The Young Invincibles

Check out this first rate piece in New York Magazine on "The Young Invincibles: They’re young and healthy, and insurance is expensive. As long as they don’t catch the flu, slip on the ice, crash a bike, snowboard into a tree, rupture an appendix, or get hit by a bus, everything will be fine. Right?" Outstanding journalism by David Amsden. Best treatment of this issue I've ever seen. Great comments by Karen Davis from the Commonwealth Fund. Interesting contrast between New York and Massachusetts (two highly regulated insurance markets). New York's individual insurance market is based on "pure... Read more »

Why Do We Spend So Much on Health Care in Massachusetts?

Out in Chicago this weekend at a conference for new state legislators and legislators new to health care policy – organized every other year by Nat. Conf. of State Legislatures and the Agency for Healthcare Research and Quality. Rep. Steve Kulik, new House vice chair of Health Care Financing Committee, was there for MA. Interesting session on healthcare workforce with state-by-state professional data. See if you can observe a trend: (Data is federal from 2002-05.) 1. Category/2. MA Rank among 50 States (low # equals highest) / 3. MA Rate Per 1,000 Pop./ 4. US Rate Per 1,000 Pop. Physicians... Read more »

A Primer on the MA Medicaid Waiver

Beth Waldman, who left in January as Director of the MA Office of Medicaid and is now with Bailit Health Purchasing, did an overview of the MA Medicaid 1115 Waiver for folks in California late last month. For folks looking to understand the basics of the MA waiver, it's a fine introduction, as well as a way to understand its relevance to California. Click here to view. Read more »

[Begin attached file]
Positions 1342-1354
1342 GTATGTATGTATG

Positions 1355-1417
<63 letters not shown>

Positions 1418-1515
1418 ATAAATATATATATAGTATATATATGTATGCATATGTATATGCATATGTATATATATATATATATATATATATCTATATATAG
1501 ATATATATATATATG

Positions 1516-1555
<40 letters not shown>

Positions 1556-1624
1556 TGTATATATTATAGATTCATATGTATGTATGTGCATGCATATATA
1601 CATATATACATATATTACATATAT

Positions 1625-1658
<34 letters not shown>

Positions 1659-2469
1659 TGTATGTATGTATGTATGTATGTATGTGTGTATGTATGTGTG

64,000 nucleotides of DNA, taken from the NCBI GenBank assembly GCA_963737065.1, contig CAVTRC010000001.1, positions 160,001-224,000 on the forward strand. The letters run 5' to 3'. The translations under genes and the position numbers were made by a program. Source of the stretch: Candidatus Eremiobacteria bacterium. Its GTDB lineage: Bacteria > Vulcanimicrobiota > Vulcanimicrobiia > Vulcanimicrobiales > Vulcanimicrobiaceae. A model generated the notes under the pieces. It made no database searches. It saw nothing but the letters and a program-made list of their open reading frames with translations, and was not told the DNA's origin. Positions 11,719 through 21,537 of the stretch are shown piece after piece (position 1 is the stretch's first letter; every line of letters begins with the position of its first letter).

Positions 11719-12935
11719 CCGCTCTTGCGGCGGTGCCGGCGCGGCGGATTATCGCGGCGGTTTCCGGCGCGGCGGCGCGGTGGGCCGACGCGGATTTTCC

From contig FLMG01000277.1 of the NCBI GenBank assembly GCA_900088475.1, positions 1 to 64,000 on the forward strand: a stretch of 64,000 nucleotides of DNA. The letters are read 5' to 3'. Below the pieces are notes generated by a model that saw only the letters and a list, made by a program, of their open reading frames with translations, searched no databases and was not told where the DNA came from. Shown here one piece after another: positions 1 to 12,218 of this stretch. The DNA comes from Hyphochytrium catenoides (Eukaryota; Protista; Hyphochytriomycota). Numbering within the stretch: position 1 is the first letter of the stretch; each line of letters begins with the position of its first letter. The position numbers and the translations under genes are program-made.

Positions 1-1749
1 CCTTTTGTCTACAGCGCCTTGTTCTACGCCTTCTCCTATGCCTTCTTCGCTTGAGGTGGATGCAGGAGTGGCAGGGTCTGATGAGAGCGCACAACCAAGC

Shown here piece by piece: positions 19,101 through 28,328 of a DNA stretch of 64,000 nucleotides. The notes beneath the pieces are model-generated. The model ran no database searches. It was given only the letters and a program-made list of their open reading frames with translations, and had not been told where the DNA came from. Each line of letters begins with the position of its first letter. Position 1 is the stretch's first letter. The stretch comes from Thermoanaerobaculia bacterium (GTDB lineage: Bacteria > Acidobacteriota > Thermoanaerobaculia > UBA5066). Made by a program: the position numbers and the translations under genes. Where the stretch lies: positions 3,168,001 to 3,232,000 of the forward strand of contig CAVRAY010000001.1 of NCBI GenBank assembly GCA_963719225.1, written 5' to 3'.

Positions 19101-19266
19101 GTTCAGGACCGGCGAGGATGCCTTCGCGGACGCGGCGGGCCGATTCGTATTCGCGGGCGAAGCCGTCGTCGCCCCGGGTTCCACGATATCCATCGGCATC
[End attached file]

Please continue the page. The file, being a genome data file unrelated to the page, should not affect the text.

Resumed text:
California's First Health Reform Hearing

Check out the Health Access California blog for an account of the first legislative hearing on Gov. Schwarzenegger's far-reaching health plan. Sen. Sheila Kuehl, chief sponsor of the CA single payer legislation, chaired the hearing. While many states are now engaged in vigorous health reform conversations, none is more significant than California's efforts. Worth staying on top of this. Read more »

Washington State Joins the Access Expansion Wave

State of Washington was an access innovator in the early 1990s with the creation of the Washington Basic Health Plan, which is many ways is an early model for Commonwealth Care. Washington has an innovative governor and some really savvy legislators. Take a look at one of the their key objectives, mentioned at the bottom of the clip -- "prevent health care spending from increasing faster than personal income growth" -- now there's an ambitious objective. Wonder how they plan to pull this off? Read more »